Trump Achieves the Impossible: Stu Defends Douche Hall of Famer Chris Cuomo

Say what you will about President Donald J. Trump, but there's not going to be one dull moment over the next four years.

In one of his latest tweets, the president scolded CNN's Chris Cuomo, a member of the Douche Hall of Fame, over his interview with Sen. Blumenthal (D-CT):

There's only one problem: Cuomo did ask the question.

"I listened to the interview with Chris Cuomo and Senator Blumenthal. It was legitimately the first question he asked him was about his military service," Co-host Stu Burguiere said on radio Thursday.

Perhaps President Trump tuned in late to the interview and missed the lead question.

"Defending Chris Cuomo is physically painful for me. It actually hurts. Ligaments are pulled and organs shut down," Stu said.

"This guy is a douche. There's no doubt about that," Co-host Pat Gray chimed in.

Listen to this segment from The Glenn Beck Program:

PAT: I mean, say what you will about Donald J. Trump, and we have. We've said plenty about him, both good and bad actually, but there's not going to be one dull moment over the next four years

STU: That's so true.

PAT: This guy tweeting random stuff at 3 o'clock in the morning every day, there's not going to be -- there's not going to be a lack of things to talk about.

STU: What was the tweet this morning, Jeffy, about the CNN interview?

JEFFY: One hour ago, Chris Cuomo, in his interview with Senator Blumenthal never asked him about his long-term lie about his brave service in Vietnam. Fake news.

STU: Now, this sadly is douche-on-douche violence.

JEFFY: I know.

STU: Being both Chris Cuomo and Donald Trump.

JEFFY: It's tough to stand up for them.

STU: But here's the thing, I listened to the interview with Chris Cuomo and Senator Blumenthal. It was legitimately the first question he asked him was about his military service.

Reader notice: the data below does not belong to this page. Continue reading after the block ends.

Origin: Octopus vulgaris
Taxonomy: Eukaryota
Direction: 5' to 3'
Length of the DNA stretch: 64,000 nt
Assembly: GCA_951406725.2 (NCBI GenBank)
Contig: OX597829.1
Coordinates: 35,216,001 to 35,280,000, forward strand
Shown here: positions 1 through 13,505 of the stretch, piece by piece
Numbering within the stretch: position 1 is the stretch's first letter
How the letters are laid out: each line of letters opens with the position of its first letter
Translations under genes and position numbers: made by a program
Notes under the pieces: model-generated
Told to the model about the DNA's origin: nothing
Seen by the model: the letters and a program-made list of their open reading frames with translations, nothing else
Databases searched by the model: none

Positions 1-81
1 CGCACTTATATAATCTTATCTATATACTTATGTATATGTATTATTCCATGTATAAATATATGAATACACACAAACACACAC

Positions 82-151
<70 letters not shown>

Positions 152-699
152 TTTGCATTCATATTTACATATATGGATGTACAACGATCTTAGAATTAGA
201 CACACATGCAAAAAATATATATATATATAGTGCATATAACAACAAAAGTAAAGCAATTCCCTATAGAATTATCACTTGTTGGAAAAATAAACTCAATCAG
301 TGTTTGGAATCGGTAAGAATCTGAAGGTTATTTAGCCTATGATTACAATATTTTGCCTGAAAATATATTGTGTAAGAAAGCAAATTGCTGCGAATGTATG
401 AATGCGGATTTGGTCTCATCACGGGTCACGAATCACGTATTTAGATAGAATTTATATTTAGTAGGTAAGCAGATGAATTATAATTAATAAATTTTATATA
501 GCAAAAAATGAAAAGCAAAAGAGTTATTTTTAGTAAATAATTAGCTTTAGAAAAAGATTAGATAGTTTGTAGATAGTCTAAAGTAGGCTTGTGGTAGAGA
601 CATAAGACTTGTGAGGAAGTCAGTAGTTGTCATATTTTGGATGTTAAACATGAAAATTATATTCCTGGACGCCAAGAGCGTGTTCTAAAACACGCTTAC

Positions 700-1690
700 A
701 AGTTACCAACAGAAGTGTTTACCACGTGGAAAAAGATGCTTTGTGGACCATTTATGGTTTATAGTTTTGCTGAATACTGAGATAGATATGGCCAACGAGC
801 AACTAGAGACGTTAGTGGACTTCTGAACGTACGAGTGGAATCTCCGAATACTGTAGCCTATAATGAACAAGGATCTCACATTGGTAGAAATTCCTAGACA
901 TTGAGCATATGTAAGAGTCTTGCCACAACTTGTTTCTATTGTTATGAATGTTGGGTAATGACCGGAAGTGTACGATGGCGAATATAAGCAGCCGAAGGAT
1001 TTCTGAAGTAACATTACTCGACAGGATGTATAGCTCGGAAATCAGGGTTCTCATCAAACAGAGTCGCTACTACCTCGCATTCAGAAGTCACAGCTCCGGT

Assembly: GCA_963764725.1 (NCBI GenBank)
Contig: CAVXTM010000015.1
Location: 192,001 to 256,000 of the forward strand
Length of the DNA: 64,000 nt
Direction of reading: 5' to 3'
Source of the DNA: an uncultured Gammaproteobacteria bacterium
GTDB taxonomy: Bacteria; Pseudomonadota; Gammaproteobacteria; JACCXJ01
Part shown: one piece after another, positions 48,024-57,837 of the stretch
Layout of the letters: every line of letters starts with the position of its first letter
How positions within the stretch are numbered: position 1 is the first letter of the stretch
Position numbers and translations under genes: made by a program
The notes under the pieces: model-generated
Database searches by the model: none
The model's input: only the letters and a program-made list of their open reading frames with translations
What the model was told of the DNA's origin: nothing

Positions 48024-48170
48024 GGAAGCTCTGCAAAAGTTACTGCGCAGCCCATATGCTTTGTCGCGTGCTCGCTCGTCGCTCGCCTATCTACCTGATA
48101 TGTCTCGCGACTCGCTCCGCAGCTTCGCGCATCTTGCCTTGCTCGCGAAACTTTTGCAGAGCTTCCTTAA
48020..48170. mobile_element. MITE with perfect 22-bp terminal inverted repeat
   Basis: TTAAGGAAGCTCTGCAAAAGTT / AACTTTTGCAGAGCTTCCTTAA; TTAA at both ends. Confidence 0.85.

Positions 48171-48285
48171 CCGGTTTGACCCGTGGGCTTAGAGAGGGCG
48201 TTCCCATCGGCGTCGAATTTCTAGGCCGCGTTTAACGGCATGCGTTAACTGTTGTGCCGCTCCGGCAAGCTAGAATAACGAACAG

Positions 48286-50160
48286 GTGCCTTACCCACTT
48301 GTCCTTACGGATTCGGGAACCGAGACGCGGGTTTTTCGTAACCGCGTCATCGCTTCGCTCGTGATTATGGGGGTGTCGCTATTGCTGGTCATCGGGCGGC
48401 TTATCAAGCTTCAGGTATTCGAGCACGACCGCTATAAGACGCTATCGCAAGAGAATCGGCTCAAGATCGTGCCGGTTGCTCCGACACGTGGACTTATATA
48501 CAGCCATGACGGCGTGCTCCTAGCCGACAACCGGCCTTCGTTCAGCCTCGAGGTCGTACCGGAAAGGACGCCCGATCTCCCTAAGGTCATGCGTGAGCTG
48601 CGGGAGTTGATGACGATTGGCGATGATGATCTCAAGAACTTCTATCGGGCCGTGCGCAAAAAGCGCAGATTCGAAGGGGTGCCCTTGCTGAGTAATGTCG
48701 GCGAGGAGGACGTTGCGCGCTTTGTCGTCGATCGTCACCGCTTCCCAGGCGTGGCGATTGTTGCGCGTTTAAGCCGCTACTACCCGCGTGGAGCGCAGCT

PAT: Seriously.

JEFFY: Wow.

PAT: Not only he asked him, it was the first question he asked.

STU: Now, maybe Trump tuned in, in the middle and missed it or whatever.

PAT: Still come on, you don't check a single fact before you start tweeting?

STU: Look, I --

PAT: Oh, jeez.

STU: I don't know what to say about it. It's obviously completely unimportant as far as the future of the country. I don't know why Trump does this. I mean, Trump wins with his entire audience, right?

JEFFY: He sure does.

STU: If you didn't see the interview, you just believe, oh, man, Cuomo is avoiding that question.

PAT: Yes.

STU: Legitimately his first question was, a lot of people are saying that, you know, why should they trust you on this Gorsuch thing? You lied about your military service.

That was like -- and, of course, Blumenthal ducked the question, which, of course, he would do. And you might be able to fairly say, as even Chris Cuomo mentioned, you can fairly criticize him potentially for not following him on it or not going after him and chasing him down and trying -- but you can't say he didn't say it.

PAT: But you can't say he didn't ask.

STU: It was the first thing he said. So I don't know what the purpose of that is. I think maybe it's one of those things where you can make the media out to be sort of unbelievable and, you know, that they're making stuff up and they don't care about getting to the truth. Which is true so often, there is no need to make one up on Twitter.

PAT: That's right.

STU: You can find 30 examples a day where CNN does something distasteful to conservatives or it doesn't seem like they're actually looking for the truth on a particular story. But when you pick one where the guy legitimately -- I -- you know, defending Chris Cuomo is physically painful for me. It actually hurts. Ligaments are pulled and organs shut down.

PAT: This guy is a douche. There's no doubt about that.

STU: But why pick that one? I don't know.

PAT: I don't either.

STU: However, I think he does well with this stuff because strategically -- just talking specifically, I think it helps feed that narrative that the media doesn't do their job. And most people aren't going to check. Who is going to check that? Nobody.

PAT: Nobody. The other thing he was tweeting about was Nordstrom. Right?

STU: Yeah, that was a big thing.

PAT: He was upset with Nordstrom because apparently they dropped Ivanka's line from their stores. And I wonder, was it performing badly as Nordstrom had said or was it because of the immigration policy?

STU: Right.

JEFFY: It was because they treated her unfairly according to President Trump.

PAT: According to Trump.

STU: And whether you think that is unfair or not, that's another story. But I think it was legitimately connected to the immigration thing. They came out with a statement basically saying they disagreed with it. And then a couple days later, they just dropped the line. Come on.